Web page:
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Global Green New Deal Policy Brief

Global Green New Deal Policy Brief

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Published by Yeşil Yayınlar

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Published by: Yeşil Yayınlar on Jul 25, 2011
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Governments of developed and developing countries and economies in transition are encouraged to consider
ecological infrastructure as one of the top priorities for public spending both in their immediate responses
to the current global financial crisis and in their regular national budget. Investing in ecological infrastructure
is important for all countries. Developing economies in particular are home to hundreds of millions of poor
people whose livelihoods depend on critical ecosystem services. Developed country governments and
international development organizations are encouraged to support such investments by providing financial
resources, scientific and technological cooperation, and support for capacity building or enhancement.

Ecological infrastructure refers to healthy ecosystems like water catchments and river systems, wetlands,
soil, forests, oceans, and coral reefs, which provide substantial economic services at national and in many
cases global level. Healthy ecosystems provide food and fiber as well as natural medicines and
pharmaceuticals. They also provide regulating services such as water purification, erosion control, storm
protection, soil fertility, pollination, and carbon sequestration. It should also be noted that urban development
and ecological infrastructure can co-exist – for example, wildlife corridors, natural storm water drainage
systems, urban forests, constructed wetlands for water treatment, etc, which makes for interesting cases and
high valuations of such infrastructure as a range of “urban” utilities.

Ecological infrastructure contributes directly to human well-being. It is as vital to the functioning of the
economy as physical infrastructure such as roads, electricity, and telecommunications – it contributes directly
to human well-being and is indispensable for a functioning economy. The role of forests as “public utilities”,
for example, is vital to economic health; they regulate and deliver freshwater to farms and towns, provide
nutrient flows to farmlands, prevent soil erosion, and produce fuelwood for the poor. Their contributions to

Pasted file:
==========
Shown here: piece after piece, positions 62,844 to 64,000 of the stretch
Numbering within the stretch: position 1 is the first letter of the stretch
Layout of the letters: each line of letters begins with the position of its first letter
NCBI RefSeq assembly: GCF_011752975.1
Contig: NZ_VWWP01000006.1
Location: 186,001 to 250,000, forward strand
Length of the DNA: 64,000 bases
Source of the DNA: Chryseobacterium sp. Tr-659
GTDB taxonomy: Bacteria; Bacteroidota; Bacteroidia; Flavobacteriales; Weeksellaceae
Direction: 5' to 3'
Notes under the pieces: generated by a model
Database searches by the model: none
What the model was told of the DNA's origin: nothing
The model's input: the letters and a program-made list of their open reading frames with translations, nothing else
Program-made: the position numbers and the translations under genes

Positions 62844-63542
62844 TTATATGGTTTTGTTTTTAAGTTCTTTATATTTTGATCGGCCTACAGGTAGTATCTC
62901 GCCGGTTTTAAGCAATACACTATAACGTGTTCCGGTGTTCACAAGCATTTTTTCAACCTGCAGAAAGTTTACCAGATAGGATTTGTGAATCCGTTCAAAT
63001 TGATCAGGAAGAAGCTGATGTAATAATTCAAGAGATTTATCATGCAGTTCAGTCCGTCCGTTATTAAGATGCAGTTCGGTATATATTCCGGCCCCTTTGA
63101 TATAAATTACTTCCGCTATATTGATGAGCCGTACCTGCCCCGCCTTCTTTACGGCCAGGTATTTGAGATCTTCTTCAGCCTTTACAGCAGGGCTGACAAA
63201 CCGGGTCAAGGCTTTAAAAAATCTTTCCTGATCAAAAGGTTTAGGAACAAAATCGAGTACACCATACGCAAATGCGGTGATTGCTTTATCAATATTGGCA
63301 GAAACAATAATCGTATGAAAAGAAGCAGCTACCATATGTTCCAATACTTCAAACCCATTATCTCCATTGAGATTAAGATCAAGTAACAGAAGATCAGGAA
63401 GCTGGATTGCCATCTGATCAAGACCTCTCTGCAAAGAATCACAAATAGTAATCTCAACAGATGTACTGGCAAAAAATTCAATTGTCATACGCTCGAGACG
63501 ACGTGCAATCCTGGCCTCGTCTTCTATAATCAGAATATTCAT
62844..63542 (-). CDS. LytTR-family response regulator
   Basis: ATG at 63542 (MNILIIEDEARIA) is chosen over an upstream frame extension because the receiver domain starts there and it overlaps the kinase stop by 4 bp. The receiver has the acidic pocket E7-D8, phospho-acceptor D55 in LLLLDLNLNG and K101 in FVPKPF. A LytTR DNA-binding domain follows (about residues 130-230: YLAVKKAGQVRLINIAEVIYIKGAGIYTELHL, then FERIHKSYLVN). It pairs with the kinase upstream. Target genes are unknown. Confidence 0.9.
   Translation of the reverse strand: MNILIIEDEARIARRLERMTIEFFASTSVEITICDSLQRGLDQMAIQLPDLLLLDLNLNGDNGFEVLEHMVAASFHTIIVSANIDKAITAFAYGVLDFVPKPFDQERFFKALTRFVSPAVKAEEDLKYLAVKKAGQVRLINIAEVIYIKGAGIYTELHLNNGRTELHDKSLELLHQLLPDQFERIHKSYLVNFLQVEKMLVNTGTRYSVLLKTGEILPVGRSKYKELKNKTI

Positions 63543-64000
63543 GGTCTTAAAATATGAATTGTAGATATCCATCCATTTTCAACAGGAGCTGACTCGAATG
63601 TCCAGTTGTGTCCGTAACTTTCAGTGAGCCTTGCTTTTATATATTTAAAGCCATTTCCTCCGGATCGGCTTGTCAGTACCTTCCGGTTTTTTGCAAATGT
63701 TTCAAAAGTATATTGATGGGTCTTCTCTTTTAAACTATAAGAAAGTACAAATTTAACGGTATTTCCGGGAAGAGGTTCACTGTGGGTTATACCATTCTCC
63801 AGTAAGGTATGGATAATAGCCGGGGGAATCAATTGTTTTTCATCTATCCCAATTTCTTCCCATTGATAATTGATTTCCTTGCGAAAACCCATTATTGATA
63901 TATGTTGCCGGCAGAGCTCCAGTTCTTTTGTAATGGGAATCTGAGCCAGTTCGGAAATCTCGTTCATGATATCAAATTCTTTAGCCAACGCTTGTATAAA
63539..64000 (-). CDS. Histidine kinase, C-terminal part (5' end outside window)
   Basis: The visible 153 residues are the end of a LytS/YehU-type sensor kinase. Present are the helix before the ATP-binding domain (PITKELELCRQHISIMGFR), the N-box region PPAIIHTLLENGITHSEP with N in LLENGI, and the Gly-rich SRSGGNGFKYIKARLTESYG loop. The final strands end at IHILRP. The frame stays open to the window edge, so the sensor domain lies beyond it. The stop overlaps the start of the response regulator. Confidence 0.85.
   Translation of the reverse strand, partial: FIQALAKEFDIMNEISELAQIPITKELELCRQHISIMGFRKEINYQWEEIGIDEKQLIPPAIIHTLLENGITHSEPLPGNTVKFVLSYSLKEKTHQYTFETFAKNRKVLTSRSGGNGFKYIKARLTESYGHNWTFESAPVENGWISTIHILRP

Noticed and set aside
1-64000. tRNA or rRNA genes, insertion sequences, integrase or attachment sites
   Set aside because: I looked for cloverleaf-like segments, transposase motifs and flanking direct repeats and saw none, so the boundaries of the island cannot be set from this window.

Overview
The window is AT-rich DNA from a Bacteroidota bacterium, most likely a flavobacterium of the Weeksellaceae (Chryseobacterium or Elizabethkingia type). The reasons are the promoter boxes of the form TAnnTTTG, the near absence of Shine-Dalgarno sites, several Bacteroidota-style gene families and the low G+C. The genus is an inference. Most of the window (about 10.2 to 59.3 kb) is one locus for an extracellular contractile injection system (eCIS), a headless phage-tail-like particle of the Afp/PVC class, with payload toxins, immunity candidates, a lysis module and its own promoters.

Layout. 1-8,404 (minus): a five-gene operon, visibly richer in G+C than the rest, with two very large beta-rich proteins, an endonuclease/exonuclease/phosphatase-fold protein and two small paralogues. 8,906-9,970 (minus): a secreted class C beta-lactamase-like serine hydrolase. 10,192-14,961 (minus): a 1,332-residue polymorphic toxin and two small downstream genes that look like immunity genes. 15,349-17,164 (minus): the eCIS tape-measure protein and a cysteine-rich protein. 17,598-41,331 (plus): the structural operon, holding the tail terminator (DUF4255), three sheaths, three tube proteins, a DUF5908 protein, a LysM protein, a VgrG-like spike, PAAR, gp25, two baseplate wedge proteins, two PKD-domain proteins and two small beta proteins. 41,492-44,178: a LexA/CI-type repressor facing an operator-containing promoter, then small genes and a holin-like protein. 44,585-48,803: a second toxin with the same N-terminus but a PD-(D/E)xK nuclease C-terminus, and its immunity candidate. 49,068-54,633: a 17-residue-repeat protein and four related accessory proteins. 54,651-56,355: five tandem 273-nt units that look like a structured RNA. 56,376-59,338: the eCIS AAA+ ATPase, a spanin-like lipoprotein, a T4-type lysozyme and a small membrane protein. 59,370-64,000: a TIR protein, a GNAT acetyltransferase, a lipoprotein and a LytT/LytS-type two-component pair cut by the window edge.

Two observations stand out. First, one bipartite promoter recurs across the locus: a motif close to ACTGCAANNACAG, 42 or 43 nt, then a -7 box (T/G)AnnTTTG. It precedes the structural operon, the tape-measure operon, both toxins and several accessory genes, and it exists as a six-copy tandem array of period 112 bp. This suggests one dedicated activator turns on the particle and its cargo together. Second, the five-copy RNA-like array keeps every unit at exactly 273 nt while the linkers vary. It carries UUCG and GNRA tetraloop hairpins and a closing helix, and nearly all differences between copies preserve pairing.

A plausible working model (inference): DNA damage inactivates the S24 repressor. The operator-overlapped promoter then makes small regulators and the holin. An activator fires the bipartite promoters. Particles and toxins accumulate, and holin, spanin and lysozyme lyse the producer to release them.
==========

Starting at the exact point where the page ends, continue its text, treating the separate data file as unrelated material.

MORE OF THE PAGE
the economy, however, are often unappreciated because their services are seen as being provided naturally and
thus not accounted for nor priced. This has led to the long-standing disregard of this sector in public policies
and to a global degradation and loss of public goods and services provided by these so-called “commons” –
15 out of the 24 ecosystem services analysed by the Global Millennium Assessment were found to be in decline.

Evidence, however, is accumulating to show that it makes economic sense to invest in ecological
infrastructure. A global marine protected area system, accounting for the closure of 20 percent of total fishing
areas and resulting in a lost profit of US$ 270 million per year, would help sustain fisheries worth US$ 70-
80 billion per year while creating one million jobs.60

The world’s wetlands, covering six percent of the land

area, produce 25 percent of the world’s food from fisheries, agriculture, and hunting.61

Natural infrastructure programmes can be carried out with labour-based approaches.62

These approaches are
well understood and time-tested, they can meet the same quality standards as heavily mechanized works
and they compare favorably with other methods in terms of cost. Labour-based methods have manifold
positive consequences: generation of substantial numbers of local jobs and income-boosting the local
economy, improvement of the competitiveness of local-enterprise and of course environmental recovery.
The ILO estimates that the implementation of 20 percent of the US$192 billion in annual investments in
water and transport infrastructure in developing countries with labour-based methods would generate up to
110 million more jobs annually than equipment-based methods in low-income countries.

Table 1 provides an indicative overview of the additional job opportunities that could be created in two wage
rate scenarios. First, using average wages of US$5 and US$2.5 for equipment-based and labour-based wages
respectively for the “low-income” scenario, and secondly, average wages of US$10 and US$5 for equipment-
based and labour-based wages respectively in the “middle-income” scenario. Assuming that 20 percent of
the annual water and transport infrastructure investments in developing countries (US$192 billion) will be
carried out using Employment Intensive Investment Programme (EIIP) approaches, this represents an
investment of US$38.4 billion.


Global Green New Deal: Policy brief

At the municipal level, the introduction of an EcoBudget management system is an efficient way to reduce
the use and to ensure a more sustainable way of using existing natural resources. This translates also in
important financial savings. The EcoBudget management system adds an annual budget for natural resources
and environmental quality to the municipal budget. Parallel to the financial budget review, the use of natural
resources is evaluated. By doing so, environmental impacts of municipal operations and projects are
monitored with the objective to reduce the use of natural resources.

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